ART LICENSING – SPECIAL CONSIDERATIONS
Under an artwork license, the owner of the copyright in the illustration, painting, photograph or other work of art being licensed grants the licensee the right to reproduce the work on specified articles of merchandise and to distribute and sell the licensed articles in certain channels of distribution in a defined territory. In exchange, the licensee agrees to pay compensation to the licensor, usually in the form of a royalty calculated as a percentage of the net amount (i.e., wholesale sales) invoiced or received from sales of the licensed articles. In some cases, the licensee may pay an advance, a minimum guarantee, or both, and these amounts will be offset against the accrued royalties.
In many respects, an art license is the same as a license for any other type of property. However, there are some considerations which are unique to art licensing, and the licensor and licensee should review these considerations before entering into a license transaction:
- Does the licensor own the copyright in the artwork being licensed? If the licensor is the artist who created all of the artwork himself or herself, acting individually, then the artist will be the copyright owner, and will be the proper party to act as the licensor. However, if the artist worked in collaboration with another person to create the artwork, the artwork may be a joint work, in which case the two collaborators will be co-owners of the copyright in the artwork, and both will need to enter into the license agreement, as licensors. If the artist created the artwork as an employee of another party, the artwork may be work made for hire, and the artist’s employer, rather than the artist, will be the copyright owner and will be the proper party to act as licensor. Finally, if the artist created the artwork individually but then assigned the copyright in the artwork to a corporation or LLC, that corporation or LLC will be the licensor under the license agreement.
- Is the artwork eligible for copyright protection? In most cases this will not be an issue, but artwork which consists only of basic elements, such as mere variations of typographic ornamentation, lettering or coloring, may not qualify for copyright protection. This may be important to the licensee, since if the artwork cannot be protected by copyright, it can be freely copied and used by anyone else.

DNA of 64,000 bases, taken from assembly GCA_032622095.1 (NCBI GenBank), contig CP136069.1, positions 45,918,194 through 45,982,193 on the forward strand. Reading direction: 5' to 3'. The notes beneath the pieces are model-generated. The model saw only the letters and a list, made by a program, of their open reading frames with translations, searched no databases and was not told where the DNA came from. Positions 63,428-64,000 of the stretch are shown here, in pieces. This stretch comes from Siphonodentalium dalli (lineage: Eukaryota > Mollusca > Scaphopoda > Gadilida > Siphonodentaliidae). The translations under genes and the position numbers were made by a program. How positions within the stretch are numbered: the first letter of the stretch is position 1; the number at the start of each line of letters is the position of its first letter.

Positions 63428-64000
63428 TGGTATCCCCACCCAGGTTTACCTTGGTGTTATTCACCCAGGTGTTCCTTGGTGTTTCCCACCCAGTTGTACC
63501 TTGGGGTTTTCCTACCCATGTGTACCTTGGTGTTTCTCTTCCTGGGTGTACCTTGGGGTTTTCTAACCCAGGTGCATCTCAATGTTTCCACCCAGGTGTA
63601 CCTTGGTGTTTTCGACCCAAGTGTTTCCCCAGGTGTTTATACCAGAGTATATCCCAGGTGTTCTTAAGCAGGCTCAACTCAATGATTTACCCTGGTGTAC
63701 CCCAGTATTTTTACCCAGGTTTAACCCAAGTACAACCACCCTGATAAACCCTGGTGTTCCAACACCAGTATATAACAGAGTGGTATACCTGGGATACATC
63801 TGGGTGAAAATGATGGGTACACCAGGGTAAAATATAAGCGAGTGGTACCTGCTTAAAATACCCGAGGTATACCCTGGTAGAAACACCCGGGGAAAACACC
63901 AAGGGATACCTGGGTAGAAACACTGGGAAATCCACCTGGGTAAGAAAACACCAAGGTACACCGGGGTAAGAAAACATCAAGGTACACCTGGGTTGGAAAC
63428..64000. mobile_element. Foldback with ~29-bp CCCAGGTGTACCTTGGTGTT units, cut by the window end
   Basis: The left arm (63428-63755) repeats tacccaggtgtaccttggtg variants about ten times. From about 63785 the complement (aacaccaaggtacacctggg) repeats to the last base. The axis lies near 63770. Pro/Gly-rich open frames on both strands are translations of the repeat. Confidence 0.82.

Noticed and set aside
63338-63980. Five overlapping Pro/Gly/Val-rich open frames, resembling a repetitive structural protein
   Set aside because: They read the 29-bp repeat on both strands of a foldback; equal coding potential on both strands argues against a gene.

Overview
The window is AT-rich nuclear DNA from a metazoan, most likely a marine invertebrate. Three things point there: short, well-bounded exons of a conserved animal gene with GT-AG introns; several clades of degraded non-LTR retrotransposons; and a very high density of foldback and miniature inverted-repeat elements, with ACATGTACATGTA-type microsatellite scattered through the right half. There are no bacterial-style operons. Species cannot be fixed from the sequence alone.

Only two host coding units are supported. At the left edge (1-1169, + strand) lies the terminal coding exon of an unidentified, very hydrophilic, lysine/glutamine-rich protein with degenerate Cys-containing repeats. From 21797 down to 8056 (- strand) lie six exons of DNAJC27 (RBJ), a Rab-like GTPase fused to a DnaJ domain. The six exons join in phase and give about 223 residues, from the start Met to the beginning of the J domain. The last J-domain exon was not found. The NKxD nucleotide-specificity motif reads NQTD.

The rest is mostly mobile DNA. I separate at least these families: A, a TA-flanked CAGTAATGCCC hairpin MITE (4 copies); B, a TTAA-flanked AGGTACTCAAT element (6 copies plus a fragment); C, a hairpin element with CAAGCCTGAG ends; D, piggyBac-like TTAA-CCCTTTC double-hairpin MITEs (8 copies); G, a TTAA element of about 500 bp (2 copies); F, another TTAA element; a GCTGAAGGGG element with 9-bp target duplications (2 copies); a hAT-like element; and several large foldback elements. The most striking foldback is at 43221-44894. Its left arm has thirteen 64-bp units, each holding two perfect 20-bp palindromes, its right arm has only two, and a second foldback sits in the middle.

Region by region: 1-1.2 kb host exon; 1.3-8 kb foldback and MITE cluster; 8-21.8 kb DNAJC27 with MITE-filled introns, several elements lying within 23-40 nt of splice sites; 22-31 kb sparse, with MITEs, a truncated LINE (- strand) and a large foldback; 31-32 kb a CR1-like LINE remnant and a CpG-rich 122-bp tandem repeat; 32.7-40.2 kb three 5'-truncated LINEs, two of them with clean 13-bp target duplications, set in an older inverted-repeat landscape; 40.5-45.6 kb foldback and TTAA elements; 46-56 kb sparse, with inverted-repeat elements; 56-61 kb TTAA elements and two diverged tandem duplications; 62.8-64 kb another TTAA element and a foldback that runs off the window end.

- Will the copyrights in the artwork be registered? Registration is not a condition for obtaining copyright, but it is required in order to sue for infringement. Also, unless a registration is in place prior to the time an act of infringement occurs, the licensor and the licensee will not be entitled to seek statutory damages or attorneys’ fees for the infringement, and will instead be limited to actual damages. In many cases, the threat of a statutory damages award will be enough to make an infringer stop infringing and agree to a settlement, which may include payment of a royalty. However, if the copyright has not been registered, or was only registered after the infringement began, the infringer may ignore demands to stop infringing, as the risk of legal action or a significant damages award may be low. Registration is typically the responsibility of the licensor, but the licensor may be able to negotiate a payment from the licensee to apply toward part of the cost of registering.
- Will the artwork or the artist be exclusive to the licensee? In most licenses, the licensor will grant an exclusive license for the use of the artwork on the types of products covered in the license. However, what if the license is only for specific works of the artist? Will the artist be able to license other works to other licensees for use on the same types of products? Even if the license applies to all present or future works of the artist for the products covered by the license, will the licensee want to prohibit the artist from licensing any artwork for other types of products? As a general rule, a licensor will want to retain as much freedom as possible with regard to licensing the artwork for other uses, while a licensee will at least want to ensure that the licensor’s work is not licensed for other products which may compete with or detract from the licensed products.
- Does the licensed artwork contain any elements which may result in claims by others? In many cases, the answer to this may depend on how the artwork is to be used. For example, a photo that includes a trademark may give rise to a claim for trademark infringement if the photo is used on products in any way that causes consumers to think that the products are produced, licensed, endorsed or sponsored by the trademark owner. Similarly, an illustration of a celebrity may be grounds for a right of publicity claim if that illustration is used on products in a way that makes it appear that the celebrity has licensed or endorsed those products.
Licensors and licensees should address the above considerations before entering into an art licensing agreement. In some cases the licensor and licensee may need to change the parties to the license agreement, add or remove artwork or revise the terms of the agreement.